Transparency reporting by internet companies first emerged in 2010 when Google published its first report, focused on government requests for data and for content takedowns both in the US and internationally. China played a key role in that decision, just as it played a key role in Google’s first-mover offerings of transit encryption by default and two-factor authentication; so too did Google’s desire, shared with a range of companies and privacy advocates, to reform the U.S. law governing when the police could demand data from online service providers.
Over the next three years, a slow trickle of major companies like LinkedIn and Microsoft followed Google’s example—including Twitter, where former Google employees sought to build on their original employer’s work. However, the practice didn’t truly become a standard until Edward Snowden’s revelations in the summer of 2013 about NSA surveillance prompted a crisis in consumer confidence around U.S. companies' handling of private data. To address that crisis, within a year of the Snowden leaks, almost all of the major online service providers—and, for the first time, phone and cable companies—were publishing detailed reports about government demands for data. This explosion in reporting was concurrent with a major legal and political fight where the Internet industry and privacy advocates joined together to demand that companies be allowed to publish basic numerical data about the national security-related requests they received from the U.S. government, ultimately leading to transparency reforms in the USA FREEDOM Act of 2015.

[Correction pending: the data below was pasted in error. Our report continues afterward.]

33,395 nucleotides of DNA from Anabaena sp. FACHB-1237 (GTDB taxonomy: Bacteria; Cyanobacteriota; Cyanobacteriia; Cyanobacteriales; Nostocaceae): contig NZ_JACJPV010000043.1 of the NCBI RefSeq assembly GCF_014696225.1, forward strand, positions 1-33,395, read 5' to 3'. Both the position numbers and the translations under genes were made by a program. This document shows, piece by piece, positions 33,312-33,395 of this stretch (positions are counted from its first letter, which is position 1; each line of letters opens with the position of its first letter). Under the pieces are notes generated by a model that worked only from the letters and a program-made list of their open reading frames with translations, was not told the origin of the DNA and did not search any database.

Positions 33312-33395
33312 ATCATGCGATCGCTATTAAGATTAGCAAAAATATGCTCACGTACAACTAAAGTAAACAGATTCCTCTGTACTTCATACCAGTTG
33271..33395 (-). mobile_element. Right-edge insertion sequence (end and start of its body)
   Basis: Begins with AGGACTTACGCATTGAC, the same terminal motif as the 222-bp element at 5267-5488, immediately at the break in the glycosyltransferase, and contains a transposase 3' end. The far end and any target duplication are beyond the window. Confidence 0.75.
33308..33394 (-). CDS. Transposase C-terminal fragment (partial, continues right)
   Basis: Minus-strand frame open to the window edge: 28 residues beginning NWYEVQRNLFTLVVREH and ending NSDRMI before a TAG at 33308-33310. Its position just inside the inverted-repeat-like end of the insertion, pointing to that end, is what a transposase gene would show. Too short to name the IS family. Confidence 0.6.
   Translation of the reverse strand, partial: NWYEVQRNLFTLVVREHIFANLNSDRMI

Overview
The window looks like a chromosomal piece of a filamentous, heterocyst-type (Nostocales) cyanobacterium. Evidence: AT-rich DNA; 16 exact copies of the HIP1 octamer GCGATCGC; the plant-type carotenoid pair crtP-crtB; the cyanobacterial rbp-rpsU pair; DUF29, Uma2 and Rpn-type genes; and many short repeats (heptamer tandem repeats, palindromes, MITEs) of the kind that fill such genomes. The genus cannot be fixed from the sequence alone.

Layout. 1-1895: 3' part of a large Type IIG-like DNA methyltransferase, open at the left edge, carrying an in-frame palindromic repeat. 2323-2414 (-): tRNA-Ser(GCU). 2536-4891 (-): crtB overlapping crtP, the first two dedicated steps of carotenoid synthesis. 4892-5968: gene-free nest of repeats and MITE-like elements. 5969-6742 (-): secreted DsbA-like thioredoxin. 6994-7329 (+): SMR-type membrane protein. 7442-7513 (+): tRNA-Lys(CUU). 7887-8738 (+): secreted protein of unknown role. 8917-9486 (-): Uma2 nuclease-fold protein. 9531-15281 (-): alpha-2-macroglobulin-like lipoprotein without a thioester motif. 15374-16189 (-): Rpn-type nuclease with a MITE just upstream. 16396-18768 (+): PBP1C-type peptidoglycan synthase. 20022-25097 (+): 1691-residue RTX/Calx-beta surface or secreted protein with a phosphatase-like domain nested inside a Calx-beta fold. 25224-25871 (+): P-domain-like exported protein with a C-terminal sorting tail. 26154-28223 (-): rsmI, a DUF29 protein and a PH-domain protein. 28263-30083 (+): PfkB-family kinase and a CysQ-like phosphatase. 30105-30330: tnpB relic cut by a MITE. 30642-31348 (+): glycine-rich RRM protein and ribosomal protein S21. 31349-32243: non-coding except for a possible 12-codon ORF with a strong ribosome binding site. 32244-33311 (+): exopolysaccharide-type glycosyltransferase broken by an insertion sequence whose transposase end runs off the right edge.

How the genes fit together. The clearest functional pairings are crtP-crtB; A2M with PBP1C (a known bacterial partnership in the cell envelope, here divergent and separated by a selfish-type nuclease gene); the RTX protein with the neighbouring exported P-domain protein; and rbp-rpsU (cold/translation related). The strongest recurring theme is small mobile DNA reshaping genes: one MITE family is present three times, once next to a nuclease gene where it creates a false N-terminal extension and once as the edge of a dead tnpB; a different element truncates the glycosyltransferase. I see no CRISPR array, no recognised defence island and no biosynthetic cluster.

With the Snowden revelations accelerating the rate of adoption, transparency reporting has gone from something only one company did in 2010, and which only a small handful of companies did before the summer of 2013, to a standard best practice that has been adopted by over fifty U.S. internet and telecommunications companies as well as a growing number of international companies.
As transparency reporting has become a standard practice in the internet industry, certain features have become standard as well. The most consistent feature across all transparency reports is a section on government requests for user or customer data. This is no surprise given the close ties that the emergence of transparency reporting has with the Snowden revelations. However, other sections have also become standard in many companies’ reports. For example, a vast majority of internet companies now report some information on Digital Millennium Copyright Act (DMCA) takedowns. Another increasingly common feature of transparency reports is inclusion of data about government requests to remove content. However, no companies are yet publishing comprehensive data about the content they take down based on their own terms of service, although demand for such reporting is growing.